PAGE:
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0

There are a baz-illion san serif typefaces out there. Many are kind of close to Novecentro. I've always felt Novacentro was a tad bit ugly and "rugged" where a font is concerned. A few san serifs I like: Clan Pro Sarre RBNo2.1 Rama Gothic Myriad Pro Humanist Helvetica Neue Futura It ultimately comes down to a matter of preference. If you want to mirror ...


0

Since 2014 Arial has full set of small caps. You can download it with Windows 10 Tech Preview ISO → http://windows.microsoft.com/en-us/windows/preview-iso


0

The alternatives presented in other answers don't resemble Copperplate very closely, mainly in geometry. A hybrid approach would be to include Copperplate at the top of your font stack and use fallbacks. According to cssfontstack.com, Copperplate is installed on the majority of Windows and Macintosh computers. http://www.cssfontstack.com/Copperplate I came ...


6

A tricky aspect of design is that things which are actually uniform seldom look uniform. Unlike some earlier sans-serif font families which actually had uniform stroke widths, and others which included marked variations in stroke widths, Helvetica is designed to balance varying stroke widths to create a general appearance of uniformity. For example, in ...


5

This question has a lot of answers, so I'll try to be brief. Helvetica is the absolute peak of European (or Swiss) modernism and, as such, it strives for neutrality. As Massimo Vignelli put it: You can write I love you in "Helvetica Extra Light" to be very gentle and romantic, or you can write I love you in "Helvetica Extra Bold" to be intense and ...


10

Typefaces become popular for a number of reasons, partly technology (which often drives fashion -- "Because I can" is a more potent driver than most people realize), partly the cultural milieu within which they fit and become associated, partly the mood they invoke (or don't). The grotesks in general arrived on the typographic scene at a time when Western ...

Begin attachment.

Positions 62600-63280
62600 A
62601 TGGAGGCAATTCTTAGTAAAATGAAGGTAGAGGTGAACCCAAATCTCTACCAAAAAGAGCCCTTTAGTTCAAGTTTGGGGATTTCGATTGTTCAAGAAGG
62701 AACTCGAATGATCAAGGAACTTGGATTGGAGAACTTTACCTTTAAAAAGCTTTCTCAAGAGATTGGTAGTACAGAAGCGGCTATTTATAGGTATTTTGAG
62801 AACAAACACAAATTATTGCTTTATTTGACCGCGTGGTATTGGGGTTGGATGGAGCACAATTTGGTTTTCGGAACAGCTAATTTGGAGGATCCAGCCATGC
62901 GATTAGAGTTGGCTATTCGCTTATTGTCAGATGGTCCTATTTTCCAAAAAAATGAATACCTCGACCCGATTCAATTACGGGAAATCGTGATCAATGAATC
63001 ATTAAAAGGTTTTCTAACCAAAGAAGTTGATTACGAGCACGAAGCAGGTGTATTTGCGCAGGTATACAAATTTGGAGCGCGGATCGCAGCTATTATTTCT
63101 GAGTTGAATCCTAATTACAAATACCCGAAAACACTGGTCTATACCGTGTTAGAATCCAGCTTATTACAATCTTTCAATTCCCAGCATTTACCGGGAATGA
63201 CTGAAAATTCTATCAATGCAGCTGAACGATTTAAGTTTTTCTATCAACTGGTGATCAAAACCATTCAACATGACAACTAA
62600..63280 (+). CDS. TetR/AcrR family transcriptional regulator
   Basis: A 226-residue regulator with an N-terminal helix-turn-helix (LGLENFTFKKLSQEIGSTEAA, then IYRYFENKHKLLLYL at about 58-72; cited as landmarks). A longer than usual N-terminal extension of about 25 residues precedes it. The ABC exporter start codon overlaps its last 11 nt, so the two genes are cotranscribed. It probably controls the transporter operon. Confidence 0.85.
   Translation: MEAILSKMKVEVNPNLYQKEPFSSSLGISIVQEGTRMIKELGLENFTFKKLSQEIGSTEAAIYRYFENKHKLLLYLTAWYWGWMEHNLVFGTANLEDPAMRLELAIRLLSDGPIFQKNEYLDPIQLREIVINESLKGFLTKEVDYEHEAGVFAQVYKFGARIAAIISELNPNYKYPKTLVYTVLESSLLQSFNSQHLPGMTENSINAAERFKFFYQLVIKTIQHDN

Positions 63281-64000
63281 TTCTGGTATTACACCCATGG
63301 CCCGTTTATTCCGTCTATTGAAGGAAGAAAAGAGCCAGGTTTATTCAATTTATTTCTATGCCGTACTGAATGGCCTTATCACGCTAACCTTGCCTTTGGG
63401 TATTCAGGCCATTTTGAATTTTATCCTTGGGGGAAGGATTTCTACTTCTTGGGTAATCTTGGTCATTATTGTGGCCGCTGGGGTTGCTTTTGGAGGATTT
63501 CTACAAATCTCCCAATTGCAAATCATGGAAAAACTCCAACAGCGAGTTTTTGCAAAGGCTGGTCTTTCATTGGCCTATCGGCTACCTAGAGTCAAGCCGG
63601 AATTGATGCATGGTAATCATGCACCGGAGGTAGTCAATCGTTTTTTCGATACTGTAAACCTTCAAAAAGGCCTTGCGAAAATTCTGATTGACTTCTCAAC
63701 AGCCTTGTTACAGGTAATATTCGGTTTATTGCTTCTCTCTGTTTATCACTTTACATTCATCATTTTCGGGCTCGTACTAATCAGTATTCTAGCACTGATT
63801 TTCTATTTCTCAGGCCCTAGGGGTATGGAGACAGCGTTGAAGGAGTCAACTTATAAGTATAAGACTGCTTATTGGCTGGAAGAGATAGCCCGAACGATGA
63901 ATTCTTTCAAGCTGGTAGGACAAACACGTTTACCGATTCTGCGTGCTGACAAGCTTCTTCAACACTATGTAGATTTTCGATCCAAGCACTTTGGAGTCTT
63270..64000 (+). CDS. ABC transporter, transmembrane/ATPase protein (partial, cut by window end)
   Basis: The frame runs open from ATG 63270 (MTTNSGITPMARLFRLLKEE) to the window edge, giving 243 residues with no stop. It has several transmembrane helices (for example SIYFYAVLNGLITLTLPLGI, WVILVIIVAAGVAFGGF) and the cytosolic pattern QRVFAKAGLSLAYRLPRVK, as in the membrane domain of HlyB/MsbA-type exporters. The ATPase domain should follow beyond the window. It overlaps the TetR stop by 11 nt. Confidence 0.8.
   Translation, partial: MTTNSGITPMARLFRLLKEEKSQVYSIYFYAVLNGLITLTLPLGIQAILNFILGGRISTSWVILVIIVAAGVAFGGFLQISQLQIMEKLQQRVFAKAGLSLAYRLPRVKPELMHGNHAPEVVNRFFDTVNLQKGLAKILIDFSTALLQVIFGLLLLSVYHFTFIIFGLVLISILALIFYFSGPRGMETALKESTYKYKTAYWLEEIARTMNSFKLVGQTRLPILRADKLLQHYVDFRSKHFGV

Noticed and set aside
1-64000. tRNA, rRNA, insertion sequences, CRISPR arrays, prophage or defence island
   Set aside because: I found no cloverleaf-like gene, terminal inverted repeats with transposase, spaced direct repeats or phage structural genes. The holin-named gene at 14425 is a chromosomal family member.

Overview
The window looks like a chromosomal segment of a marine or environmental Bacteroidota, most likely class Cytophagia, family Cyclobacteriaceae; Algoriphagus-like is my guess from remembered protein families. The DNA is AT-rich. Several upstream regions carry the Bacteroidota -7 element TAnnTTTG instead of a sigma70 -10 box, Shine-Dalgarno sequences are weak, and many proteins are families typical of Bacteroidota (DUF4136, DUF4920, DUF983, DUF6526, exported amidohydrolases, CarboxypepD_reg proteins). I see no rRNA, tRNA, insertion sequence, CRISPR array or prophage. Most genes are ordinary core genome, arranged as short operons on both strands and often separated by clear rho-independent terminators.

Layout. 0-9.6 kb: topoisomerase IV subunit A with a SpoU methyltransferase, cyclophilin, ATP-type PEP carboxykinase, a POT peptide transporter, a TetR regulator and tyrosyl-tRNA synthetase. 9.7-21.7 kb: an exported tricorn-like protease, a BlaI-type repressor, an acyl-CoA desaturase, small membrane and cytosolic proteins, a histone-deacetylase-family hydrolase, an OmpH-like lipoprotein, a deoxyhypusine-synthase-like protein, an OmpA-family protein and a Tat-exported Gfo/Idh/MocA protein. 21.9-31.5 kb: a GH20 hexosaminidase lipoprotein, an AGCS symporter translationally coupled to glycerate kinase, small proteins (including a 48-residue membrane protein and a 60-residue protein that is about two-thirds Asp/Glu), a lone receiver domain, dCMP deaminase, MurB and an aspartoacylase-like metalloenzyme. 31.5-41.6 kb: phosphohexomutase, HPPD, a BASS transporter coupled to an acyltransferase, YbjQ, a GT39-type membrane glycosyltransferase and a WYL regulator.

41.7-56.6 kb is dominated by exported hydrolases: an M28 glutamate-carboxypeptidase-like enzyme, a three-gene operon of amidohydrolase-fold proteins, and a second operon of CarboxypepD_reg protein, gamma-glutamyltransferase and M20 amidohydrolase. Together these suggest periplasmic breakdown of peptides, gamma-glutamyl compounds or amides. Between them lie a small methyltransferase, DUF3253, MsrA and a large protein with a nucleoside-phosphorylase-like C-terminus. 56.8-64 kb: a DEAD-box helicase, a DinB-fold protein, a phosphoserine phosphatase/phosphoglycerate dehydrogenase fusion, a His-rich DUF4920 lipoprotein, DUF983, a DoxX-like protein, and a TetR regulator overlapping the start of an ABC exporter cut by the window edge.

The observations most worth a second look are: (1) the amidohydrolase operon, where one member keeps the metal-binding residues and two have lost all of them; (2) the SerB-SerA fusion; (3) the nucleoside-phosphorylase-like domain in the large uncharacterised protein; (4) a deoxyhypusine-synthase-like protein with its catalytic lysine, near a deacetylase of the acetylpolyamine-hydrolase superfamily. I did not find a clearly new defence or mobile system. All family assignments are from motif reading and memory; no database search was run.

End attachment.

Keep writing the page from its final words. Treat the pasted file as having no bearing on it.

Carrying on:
1

In addition to web sites, most font management applications have a feature to allow you to browse fonts in different manners. I happen to use FontAgentProX. It has a "font compare" tab that allows you to highlight fonts (active or not) and see them side by side: I'm sure Suitcase, FontExplorer, et. al. have similar features.


14

Objectively you've already mostly answered it in your question: neutral In that it's 'plain' and not overly decorated, this is certainly true. Helvetica in a lot of situations doesn't impart any additional meaning (intentional or otherwise) beyond the words it is forming. well-glyphed I'm not sure I've heard that particular term before, but I ...


7

I think that this is exact question is answered very well by the documentary on the font that came out in 2007. It has been a while since I have seen it, but the part I remember most goes over how Helvetica became associated with modern design at the time of it's introduction. It talks about many other reasons as well: readability, compactness... This ...


0

If these are web fonts that are hosted you want to compare you could use a service like JSFiddle or Codepen and in the CSS @font-face src:(http://foobar.com/thisfont.woff); you can add the fonts you want to compare against. To learn how to use Adobe's Typekit you can reference "Using Typekit on your blog". To use a Google Font: There is a button ...


-1

It works… It works on ALL printers… No one (apart from graphic designers) hates it… Even someone with no skill like me can use it…. Even if I pay you do to branding for me, I expect to be able to use the same typeface on what I produce myself. Therefore the correct question is: What can be so important as to justify not using Helvetica?